Empathetic leaders aren’t micromanagers. They empower team members to do their work, and offer themselves up as a resource whenever their team members need them. They’re quick to dole out praise and offer support when needed. 

The Wharton School, University of Pennsylvania 

Empathetic leadership works best when:    

  • The team is competent enough to know the needs of a job and the way to perform it effectively  
  • Not much direction is needed from the leader   
  • Team members perform better when given space and independence.   

Situational Leadership: Pick style based on Context  

Situational leadership is the term used for responding to the situation’s needs with the appropriate leadership style.   

The Center for Leadership Studies has devised the situational leadership model consisting of four leadership styles.   

The center suggests that the situations are “a function of the task that needs to be performed, in conjunction with the task-related ability and willingness of the follower identified to perform it.”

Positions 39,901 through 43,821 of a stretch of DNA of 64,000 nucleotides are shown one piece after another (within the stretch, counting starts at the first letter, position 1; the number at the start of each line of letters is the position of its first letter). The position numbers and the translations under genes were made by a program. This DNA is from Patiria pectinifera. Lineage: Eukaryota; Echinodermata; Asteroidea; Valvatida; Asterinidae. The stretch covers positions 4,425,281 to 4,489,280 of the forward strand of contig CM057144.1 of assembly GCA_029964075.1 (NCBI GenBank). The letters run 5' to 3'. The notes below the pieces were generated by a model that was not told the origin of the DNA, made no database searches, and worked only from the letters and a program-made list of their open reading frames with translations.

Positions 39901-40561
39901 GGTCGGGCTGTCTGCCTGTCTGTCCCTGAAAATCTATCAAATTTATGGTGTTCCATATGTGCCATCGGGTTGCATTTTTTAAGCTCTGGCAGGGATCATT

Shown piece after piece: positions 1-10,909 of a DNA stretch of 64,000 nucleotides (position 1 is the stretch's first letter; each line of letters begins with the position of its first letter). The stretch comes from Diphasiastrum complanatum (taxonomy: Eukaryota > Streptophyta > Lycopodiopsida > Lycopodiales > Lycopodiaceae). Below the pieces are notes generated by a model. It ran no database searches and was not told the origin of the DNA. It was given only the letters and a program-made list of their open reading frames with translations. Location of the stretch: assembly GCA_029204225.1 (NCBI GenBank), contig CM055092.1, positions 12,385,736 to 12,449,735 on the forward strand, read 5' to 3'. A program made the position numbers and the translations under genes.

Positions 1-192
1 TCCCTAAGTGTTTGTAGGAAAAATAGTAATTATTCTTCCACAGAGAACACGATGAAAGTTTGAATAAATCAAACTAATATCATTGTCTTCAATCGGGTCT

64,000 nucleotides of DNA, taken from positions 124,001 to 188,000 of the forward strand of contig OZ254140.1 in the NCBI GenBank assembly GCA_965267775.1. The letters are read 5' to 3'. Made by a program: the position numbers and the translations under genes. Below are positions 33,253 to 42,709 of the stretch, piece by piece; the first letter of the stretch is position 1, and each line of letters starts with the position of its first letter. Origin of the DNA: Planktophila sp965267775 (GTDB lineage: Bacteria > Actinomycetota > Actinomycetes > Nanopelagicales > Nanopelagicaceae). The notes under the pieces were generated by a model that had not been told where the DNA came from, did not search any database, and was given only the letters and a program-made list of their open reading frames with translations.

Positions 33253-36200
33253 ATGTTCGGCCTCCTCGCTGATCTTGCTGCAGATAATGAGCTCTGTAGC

These styles are operationalized by Task/Directive Behavior and Relationship/Supportive Behaviors:   

1. Telling, directing or guiding

Here the flow of communication is from the leaders to the follower. This style requires close supervision by the leader. The style is suitable for followers having limited skills or experience or being unmotivated. It is intended to create movement.   

2. Selling, coaching or explaining

This style is high on both directive and relationship behaviors. It is intended to create buy-in and understanding.